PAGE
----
Research Question

As Income Rises, Link Between Meaning and Happiness Weakens

Globally, lower-income people feel a stronger connection

Social scientists have produced oodles of research on whether money buys happiness and whether money plays a role in how we gauge meaning in our lives.  Less studied is how the connection between these two foundations of one’s sense of personal well-being might be impacted by money.

A paper forthcoming in the journal Emotion lays out a case that lower income individuals are more likely to derive happiness from having a sense of meaning in their lives than higher income people are.

University of Toronto’s Rhia Catapano, ESADE’s Jordi Quoidbach, UCLA Anderson’s Cassie Mogilner Holmes, and Stanford’s Jennifer Aaker started with a database of nearly 350,000 Americans who participated in the Gallup U.S. Daily data surveys between 2013 and 2015.

The Gallup survey includes questions that directly pertain to one’s level of happiness in the preceding day. To gauge meaning, the researchers used survey questions that explore one’s assessment of their sense of purpose, which has been established as interchangeable with one’s sense of meaning for research purposes.

As the graph below shows, meaning is more strongly associated with happiness for individuals in the lowest income brackets (under $2,000 monthly income). To be clear, this research is not studying levels of happiness, but rather the connection one makes between meaning and happiness.

The stronger correlation between meaning and happiness among lower-income individuals held up regardless of age. It also persisted when the researchers layered in additional data from the Gallup survey that recorded participants’ level of religious affinity.

The researchers suggest that the weaker link among higher income individuals may be explained by their ability to use their income to buy goods and services designed to trigger happiness. Lacking that option, lower-income individuals may rely more on a costless, available resource — their sense of meaning — as a driver of happiness.

It’s Not Just the U.S.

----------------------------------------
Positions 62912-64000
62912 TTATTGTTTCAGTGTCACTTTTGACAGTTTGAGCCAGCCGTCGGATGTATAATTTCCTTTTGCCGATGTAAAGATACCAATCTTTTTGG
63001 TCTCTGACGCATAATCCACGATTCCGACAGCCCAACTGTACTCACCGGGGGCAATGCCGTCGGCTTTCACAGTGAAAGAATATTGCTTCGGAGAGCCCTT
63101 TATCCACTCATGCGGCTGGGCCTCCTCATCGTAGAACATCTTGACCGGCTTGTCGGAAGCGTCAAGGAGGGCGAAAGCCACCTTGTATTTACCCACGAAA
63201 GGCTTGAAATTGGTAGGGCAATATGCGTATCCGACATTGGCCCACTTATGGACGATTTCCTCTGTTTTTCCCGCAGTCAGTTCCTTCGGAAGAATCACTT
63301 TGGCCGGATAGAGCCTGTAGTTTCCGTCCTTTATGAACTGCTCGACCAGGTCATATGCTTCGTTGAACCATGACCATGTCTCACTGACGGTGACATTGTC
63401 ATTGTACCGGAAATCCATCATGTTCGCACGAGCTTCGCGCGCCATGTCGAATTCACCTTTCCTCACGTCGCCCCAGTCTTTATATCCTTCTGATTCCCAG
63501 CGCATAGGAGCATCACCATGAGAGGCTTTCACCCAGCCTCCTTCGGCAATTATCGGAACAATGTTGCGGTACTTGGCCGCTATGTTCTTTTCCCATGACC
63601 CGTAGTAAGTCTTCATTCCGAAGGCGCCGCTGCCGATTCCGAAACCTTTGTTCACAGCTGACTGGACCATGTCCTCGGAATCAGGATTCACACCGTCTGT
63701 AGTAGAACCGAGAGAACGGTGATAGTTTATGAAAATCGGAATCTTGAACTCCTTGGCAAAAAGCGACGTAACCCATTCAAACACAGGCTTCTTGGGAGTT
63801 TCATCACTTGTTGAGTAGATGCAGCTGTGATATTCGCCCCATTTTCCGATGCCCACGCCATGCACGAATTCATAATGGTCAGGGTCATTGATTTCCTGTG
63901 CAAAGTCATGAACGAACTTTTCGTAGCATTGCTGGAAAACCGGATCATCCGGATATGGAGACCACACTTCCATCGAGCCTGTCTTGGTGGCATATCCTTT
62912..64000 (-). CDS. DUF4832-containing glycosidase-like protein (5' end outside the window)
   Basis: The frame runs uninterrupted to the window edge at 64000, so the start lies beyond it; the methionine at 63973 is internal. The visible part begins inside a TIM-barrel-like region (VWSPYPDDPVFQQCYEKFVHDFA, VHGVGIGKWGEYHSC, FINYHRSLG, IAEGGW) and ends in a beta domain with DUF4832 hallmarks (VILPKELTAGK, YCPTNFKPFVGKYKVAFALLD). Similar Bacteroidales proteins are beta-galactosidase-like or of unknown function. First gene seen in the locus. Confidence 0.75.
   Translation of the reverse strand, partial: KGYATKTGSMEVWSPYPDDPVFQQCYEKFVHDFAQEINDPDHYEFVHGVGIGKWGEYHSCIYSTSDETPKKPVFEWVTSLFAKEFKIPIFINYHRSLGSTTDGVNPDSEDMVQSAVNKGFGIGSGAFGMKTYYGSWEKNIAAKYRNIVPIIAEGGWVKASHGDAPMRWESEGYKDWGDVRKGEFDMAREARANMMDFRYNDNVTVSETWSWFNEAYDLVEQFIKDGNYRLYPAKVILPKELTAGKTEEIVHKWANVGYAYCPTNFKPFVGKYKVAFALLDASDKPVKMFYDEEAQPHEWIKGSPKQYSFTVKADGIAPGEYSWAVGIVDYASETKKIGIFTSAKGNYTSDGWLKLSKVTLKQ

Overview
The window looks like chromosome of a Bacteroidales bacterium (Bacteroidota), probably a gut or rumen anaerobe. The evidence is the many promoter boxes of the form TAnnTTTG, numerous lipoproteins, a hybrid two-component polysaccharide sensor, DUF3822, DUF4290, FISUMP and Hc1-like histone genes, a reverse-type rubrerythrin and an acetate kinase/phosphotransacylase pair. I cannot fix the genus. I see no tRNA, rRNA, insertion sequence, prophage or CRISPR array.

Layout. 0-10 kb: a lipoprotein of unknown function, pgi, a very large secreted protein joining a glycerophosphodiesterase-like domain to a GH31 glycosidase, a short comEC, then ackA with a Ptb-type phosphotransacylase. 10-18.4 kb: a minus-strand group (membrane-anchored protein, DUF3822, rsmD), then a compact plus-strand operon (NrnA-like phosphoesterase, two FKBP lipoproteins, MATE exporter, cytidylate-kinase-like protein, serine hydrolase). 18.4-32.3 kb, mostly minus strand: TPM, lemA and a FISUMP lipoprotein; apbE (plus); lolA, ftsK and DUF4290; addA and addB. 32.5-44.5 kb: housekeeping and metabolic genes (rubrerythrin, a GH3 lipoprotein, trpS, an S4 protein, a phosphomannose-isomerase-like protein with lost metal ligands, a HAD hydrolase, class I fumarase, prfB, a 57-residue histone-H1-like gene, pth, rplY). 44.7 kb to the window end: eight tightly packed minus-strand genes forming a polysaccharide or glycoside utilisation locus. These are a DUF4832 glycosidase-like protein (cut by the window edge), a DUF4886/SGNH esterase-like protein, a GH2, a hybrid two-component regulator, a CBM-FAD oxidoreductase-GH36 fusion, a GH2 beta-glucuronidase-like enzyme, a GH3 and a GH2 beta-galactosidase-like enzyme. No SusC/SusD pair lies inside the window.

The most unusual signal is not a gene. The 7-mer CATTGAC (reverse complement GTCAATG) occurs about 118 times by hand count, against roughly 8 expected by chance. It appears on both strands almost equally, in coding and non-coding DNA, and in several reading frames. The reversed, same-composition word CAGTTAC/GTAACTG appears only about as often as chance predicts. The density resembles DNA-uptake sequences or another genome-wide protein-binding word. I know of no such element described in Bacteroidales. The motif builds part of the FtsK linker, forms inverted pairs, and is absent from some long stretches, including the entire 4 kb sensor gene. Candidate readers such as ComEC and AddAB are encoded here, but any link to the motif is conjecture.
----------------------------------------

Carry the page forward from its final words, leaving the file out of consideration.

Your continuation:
Given Americans’ well-established materialism — which, by definition, is fed by income — the researchers were curious if the stronger correlation of meaning and happiness among lower-income individuals was perhaps a cultural and geographical anomaly.

It’s anything but.

Using similar Gallup data that roped in more than 174,000 participants in 123 countries between 2005 and 2015, the researchers divided participants within a country into low-, middle-, and high income brackets. They then compared the meaning-happiness connection among the lower-income group and the higher-income group.

The green shaded areas below (the majority of the map) are where the lower-income group had a stronger sense of meaning relating to happiness. (The gray area lacked sufficient data to assess.)

A New Lever to Help the Less Advantaged?

The researchers note that the well-being of lower-income individuals has become even more dire as income inequality has increased amid the pandemic and climate change crises. They reference a meta-analysis of more than 50 studies that found individuals with lower incomes are almost two times as likely to suffer from depression as those with higher income and other research that found a link between income and mood.

While better economic and social services are paramount in supporting lower-income individuals, the researchers offer up their finding as a potential complementary tool for treating mental health issues among the poor.

“Our results identify meaning as a source of happiness that is available to individuals across society at any level of financial means,” they write.

Featured Faculty

  • Cassie Mogilner Holmes

    Professor of Marketing and Behavioral Decision Making; Donnalisa ’86 and Bill Barnum Endowed Term Chair in Management

About the Research

Catapano, R., Quoidbach, J., Mogilner, C., Aaker, J. (in press). Financial Resources Impact the Relationship between Meaning and Happiness. Emotion.

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